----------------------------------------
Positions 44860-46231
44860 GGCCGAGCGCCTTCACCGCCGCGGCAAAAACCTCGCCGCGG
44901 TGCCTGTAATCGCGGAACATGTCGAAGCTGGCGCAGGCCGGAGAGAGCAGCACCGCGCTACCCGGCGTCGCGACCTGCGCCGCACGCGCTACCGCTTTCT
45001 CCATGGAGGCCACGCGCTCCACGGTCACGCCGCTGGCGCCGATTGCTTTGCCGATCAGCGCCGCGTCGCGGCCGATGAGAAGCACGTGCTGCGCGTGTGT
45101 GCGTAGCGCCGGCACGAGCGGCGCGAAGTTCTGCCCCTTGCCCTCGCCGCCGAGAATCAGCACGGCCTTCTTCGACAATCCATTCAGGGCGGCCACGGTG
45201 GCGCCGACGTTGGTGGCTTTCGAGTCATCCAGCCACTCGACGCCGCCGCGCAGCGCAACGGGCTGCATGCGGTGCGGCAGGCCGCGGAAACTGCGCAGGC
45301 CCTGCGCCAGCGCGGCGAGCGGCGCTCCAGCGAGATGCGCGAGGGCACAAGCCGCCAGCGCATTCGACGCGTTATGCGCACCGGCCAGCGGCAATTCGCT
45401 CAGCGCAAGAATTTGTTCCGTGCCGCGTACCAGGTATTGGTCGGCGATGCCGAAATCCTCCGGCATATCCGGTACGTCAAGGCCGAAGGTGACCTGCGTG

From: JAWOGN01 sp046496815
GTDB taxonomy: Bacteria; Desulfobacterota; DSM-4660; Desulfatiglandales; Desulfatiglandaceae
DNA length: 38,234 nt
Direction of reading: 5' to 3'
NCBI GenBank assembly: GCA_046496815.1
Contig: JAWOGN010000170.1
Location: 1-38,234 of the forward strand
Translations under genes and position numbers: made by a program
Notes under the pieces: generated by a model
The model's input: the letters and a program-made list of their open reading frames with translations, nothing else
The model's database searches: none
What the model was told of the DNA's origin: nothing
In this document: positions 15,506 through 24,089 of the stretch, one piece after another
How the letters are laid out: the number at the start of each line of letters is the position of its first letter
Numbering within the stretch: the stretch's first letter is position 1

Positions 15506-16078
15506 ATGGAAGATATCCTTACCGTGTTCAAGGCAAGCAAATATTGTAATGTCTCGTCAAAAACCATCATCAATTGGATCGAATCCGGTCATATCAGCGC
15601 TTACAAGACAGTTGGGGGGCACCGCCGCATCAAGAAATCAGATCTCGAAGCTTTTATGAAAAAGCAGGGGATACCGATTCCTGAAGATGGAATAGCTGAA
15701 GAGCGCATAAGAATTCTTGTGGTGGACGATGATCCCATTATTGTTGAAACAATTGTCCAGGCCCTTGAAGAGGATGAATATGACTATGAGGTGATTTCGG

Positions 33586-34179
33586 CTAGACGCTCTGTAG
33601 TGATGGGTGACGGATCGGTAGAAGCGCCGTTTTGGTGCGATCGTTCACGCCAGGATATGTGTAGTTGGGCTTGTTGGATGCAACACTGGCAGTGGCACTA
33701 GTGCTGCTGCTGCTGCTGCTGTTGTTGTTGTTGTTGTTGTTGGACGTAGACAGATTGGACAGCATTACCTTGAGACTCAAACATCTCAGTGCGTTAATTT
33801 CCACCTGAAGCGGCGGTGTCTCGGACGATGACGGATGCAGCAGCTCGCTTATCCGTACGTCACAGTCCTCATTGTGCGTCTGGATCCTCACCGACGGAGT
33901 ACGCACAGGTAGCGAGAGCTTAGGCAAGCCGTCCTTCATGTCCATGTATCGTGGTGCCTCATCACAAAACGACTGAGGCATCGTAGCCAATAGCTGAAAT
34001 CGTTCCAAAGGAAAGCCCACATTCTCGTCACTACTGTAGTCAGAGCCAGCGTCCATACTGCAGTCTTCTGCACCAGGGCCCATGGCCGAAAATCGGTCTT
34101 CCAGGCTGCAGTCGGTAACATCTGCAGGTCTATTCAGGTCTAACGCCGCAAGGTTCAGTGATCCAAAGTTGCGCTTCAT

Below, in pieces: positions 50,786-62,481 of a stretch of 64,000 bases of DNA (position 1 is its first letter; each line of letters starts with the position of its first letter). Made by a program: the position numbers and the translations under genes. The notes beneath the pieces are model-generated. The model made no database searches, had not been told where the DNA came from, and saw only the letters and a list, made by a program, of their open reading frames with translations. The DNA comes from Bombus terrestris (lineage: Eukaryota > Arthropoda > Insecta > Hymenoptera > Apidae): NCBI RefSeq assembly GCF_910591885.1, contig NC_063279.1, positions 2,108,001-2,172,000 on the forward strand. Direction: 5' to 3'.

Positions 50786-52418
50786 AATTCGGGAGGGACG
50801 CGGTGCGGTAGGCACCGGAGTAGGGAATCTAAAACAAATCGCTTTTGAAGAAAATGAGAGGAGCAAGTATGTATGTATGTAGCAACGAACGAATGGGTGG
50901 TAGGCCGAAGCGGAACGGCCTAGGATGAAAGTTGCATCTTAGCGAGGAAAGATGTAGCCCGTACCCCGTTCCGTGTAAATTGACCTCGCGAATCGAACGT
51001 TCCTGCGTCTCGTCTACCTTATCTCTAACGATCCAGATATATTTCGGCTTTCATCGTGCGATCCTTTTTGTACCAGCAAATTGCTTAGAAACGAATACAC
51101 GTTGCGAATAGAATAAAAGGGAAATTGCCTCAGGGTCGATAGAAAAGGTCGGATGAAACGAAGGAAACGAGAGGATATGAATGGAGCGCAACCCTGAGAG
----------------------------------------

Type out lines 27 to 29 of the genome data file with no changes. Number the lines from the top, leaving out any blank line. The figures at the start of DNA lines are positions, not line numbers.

15701 GAGCGCATAAGAATTCTTGTGGTGGACGATGATCCCATTATTGTTGAAACAATTGTCCAGGCCCTTGAAGAGGATGAATATGACTATGAGGTGATTTCGG

Positions 33586-34179
33586 CTAGACGCTCTGTAG